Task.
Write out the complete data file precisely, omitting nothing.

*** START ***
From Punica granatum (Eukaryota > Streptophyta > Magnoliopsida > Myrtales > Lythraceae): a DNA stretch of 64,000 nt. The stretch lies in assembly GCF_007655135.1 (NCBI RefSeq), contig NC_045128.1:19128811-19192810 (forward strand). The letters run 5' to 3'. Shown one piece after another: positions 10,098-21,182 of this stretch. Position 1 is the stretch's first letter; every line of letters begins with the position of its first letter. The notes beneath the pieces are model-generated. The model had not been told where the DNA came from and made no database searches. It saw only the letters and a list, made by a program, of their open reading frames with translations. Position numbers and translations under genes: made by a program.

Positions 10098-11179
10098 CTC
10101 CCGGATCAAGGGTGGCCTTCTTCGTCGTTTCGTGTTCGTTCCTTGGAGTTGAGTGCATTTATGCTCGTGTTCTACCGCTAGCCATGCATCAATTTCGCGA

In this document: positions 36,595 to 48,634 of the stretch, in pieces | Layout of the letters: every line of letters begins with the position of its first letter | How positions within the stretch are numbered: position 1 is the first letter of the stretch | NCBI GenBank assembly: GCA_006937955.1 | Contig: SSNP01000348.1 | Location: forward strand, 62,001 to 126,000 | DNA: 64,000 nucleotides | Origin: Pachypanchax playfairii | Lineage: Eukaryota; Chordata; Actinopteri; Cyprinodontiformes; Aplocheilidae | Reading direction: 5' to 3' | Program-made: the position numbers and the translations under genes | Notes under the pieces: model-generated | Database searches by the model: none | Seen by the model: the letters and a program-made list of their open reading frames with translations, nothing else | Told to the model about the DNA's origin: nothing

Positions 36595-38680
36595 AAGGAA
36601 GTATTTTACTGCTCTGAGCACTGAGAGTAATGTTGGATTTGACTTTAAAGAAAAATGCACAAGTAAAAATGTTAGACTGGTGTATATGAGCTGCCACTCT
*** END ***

From Punica granatum (Eukaryota > Streptophyta > Magnoliopsida > Myrtales > Lythraceae): a DNA stretch of 64,000 nt. The stretch lies in assembly GCF_007655135.1 (NCBI RefSeq), contig NC_045128.1:19128811-19192810 (forward strand). The letters run 5' to 3'. Shown one piece after another: positions 10,098-21,182 of this stretch. Position 1 is the stretch's first letter; every line of letters begins with the position of its first letter. The notes beneath the pieces are model-generated. The model had not been told where the DNA came from and made no database searches. It saw only the letters and a list, made by a program, of their open reading frames with translations. Position numbers and translations under genes: made by a program.

Positions 10098-11179
10098 CTC
10101 CCGGATCAAGGGTGGCCTTCTTCGTCGTTTCGTGTTCGTTCCTTGGAGTTGAGTGCATTTATGCTCGTGTTCTACCGCTAGCCATGCATCAATTTCGCGA

In this document: positions 36,595 to 48,634 of the stretch, in pieces | Layout of the letters: every line of letters begins with the position of its first letter | How positions within the stretch are numbered: position 1 is the first letter of the stretch | NCBI GenBank assembly: GCA_006937955.1 | Contig: SSNP01000348.1 | Location: forward strand, 62,001 to 126,000 | DNA: 64,000 nucleotides | Origin: Pachypanchax playfairii | Lineage: Eukaryota; Chordata; Actinopteri; Cyprinodontiformes; Aplocheilidae | Reading direction: 5' to 3' | Program-made: the position numbers and the translations under genes | Notes under the pieces: model-generated | Database searches by the model: none | Seen by the model: the letters and a program-made list of their open reading frames with translations, nothing else | Told to the model about the DNA's origin: nothing

Positions 36595-38680
36595 AAGGAA
36601 GTATTTTACTGCTCTGAGCACTGAGAGTAATGTTGGATTTGACTTTAAAGAAAAATGCACAAGTAAAAATGTTAGACTGGTGTATATGAGCTGCCACTCT